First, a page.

Baxter Bike Lanes: Good News / “Bad” News
All of us who drive, ride, walk, and bus on Baxter St. have noticed the brand new pavement ACC recently laid down. While we always appreciate a newly paved road—riding freshly paved blacktop is one of life’s greatest pleasures—it’s also a bittersweet reminder of the long, strange history of Baxter bike lanes. Here’s a run down of the good news / bad news on the Baxter bike lanes.
Again, the good news—Baxter was repaved! And its super smooth! But for the moment, that smooth ride comes with a caveat—the temporary painted lanes are not the typical 4-Foot Width. (Click to enlarge)
Why does this matter? According the American Association of State Highway Traffic Officials (AASHTO), 4-feet is the current minimum width for an official bike lane (p. 22). This recommendation is unchanged from 1999; and actually, for streets with curb and gutter, the recommended width is 5- to 7-feet. In 1999, after Baxter was to converted to its current configuration, ACC reported that since they did not provide the 4-feet needed for bike lanes, they would call the edge of the road a “shared bicycle area,” and they marked it with dashed lines, as seen on Hawthorne. For the moment, Baxter has been repaved with the “shared bicycle area” dimensions. However!!! There is good news: these markings are only temporary!!! According to ACC Transportation & Public Works, they will be widened to 4-feet when the lanes markings are made permanent (ABH story may be behind paywall).
Further up the hill, between Milledge and Rocksprings, there is not enough pavement to create 4-foot bike lanes, which means those will have to remain as unmarked bike-able shoulders.
We appreciate this space and will use it when it is clear of debris, but it is not a bike lane. (We will address appropriate signage for this block in a follow-up post.)
Unfortunately, there is still a safety issue on Baxter that cannot be easily solved by lane markings. Over the years, and multiple repavings, the “mouths” of the stormwater drains have opened to where they now extend half-way into the bike lane, drastically reducing the bike lanes’ useable area. A close looks illustrates the problem.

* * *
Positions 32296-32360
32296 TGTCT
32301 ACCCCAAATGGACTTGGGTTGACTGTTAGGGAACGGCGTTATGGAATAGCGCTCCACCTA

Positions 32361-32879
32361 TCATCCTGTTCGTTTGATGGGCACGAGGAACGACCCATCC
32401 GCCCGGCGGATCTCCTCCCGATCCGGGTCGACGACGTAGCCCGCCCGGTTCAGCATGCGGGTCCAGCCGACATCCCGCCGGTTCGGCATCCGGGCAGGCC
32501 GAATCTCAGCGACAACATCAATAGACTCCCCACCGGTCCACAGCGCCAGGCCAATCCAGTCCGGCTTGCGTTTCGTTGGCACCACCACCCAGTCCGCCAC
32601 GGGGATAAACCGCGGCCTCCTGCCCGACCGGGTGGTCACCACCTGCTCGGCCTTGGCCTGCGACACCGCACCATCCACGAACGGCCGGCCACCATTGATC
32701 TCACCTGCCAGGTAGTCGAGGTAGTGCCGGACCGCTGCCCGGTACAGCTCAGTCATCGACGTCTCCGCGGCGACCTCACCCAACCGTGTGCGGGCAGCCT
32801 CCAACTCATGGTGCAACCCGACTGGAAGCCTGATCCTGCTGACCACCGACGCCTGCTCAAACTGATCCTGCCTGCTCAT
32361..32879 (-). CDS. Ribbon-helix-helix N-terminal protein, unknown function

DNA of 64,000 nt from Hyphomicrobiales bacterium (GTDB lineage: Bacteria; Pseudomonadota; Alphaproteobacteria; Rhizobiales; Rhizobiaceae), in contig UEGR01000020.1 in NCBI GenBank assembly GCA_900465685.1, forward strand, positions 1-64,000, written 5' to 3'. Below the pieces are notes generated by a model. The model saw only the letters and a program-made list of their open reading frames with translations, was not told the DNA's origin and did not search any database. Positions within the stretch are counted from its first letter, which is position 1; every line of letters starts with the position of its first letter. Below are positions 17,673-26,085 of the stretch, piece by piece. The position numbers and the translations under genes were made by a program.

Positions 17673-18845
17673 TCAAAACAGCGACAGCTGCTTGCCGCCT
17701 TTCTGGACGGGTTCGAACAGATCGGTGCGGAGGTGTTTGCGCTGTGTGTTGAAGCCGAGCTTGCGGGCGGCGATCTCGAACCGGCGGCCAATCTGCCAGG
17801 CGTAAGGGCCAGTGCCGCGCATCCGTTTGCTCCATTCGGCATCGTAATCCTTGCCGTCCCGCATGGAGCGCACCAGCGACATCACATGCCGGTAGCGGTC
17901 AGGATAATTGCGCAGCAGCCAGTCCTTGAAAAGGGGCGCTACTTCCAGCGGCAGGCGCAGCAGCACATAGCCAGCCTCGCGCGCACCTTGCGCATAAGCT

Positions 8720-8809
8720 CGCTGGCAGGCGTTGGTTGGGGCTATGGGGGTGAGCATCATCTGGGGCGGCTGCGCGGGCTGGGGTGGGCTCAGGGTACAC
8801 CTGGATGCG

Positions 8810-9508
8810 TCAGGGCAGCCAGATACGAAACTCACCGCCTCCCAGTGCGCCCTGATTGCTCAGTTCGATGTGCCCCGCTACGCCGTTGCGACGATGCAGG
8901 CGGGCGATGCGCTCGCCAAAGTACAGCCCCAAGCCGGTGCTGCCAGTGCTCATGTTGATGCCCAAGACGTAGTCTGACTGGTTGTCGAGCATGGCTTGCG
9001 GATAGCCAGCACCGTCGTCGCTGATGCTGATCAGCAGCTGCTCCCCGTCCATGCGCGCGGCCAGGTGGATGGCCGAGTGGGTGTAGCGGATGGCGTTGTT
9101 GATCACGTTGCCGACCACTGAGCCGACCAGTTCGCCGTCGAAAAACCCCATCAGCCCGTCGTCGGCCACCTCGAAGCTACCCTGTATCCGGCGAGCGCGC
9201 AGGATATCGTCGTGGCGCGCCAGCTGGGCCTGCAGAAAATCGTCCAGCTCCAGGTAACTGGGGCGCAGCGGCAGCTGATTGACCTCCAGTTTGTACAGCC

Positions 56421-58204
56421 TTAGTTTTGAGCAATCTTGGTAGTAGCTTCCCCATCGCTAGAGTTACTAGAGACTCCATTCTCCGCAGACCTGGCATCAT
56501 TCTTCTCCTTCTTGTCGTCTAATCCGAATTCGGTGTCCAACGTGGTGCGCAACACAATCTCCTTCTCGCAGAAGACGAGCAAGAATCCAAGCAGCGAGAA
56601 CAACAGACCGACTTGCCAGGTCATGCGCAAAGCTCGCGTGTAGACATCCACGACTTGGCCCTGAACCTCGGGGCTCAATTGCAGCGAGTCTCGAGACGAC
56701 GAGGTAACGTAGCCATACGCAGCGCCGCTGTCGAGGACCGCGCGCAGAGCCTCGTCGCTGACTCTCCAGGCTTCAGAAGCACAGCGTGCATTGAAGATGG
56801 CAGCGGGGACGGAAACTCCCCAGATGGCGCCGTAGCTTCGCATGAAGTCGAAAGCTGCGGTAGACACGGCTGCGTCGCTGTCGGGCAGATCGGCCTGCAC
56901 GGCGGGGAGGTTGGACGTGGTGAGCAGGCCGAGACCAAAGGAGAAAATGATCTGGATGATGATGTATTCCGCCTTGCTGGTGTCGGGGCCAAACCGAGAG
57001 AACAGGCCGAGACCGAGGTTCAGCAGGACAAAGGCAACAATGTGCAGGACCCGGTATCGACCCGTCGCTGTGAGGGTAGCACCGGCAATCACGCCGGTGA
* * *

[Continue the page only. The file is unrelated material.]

The encroaching slope leaves only 16 inches of safe space to ride. At night, especially, this creates a real, serious hazard to people on bike. For that reason, ACC will use reflective marking to alert riders and drivers to the hazard. We raised these concerns with Commissioners back in May when ACC released the list of roads to be repaved, but we admit this may be a problem that cannot be easily solved upon repaving (or perhaps our concerns were lost in the shuffle).
Either way, this demonstrates the need for:
- A Complete Streets Policy that applies to all projects! Repavings are the perfect opportunity to collect public input on the state of street, and a public forum would flag safety issues like gaping stormwater drains and start the discussion of potential solutions. It is always better (and often less expensive) to address these issues before repaving, rather than after.
- The skinny bike lanes on Baxter evidence a need for a Complete Streets Implementation Committee to ensure the needs of all users are being addressed on these critical street improvement projects before the projects occur. It is ACC Transportation & Public Works job to keep our streets repaved and long-term projects on schedule. There should be a Complete Streets Implementation Committee to proactively identify projects that ACC can adapt to improve the streets, not use for cars, but for all of us who bike, walk bus, and—yes—drive in Athens.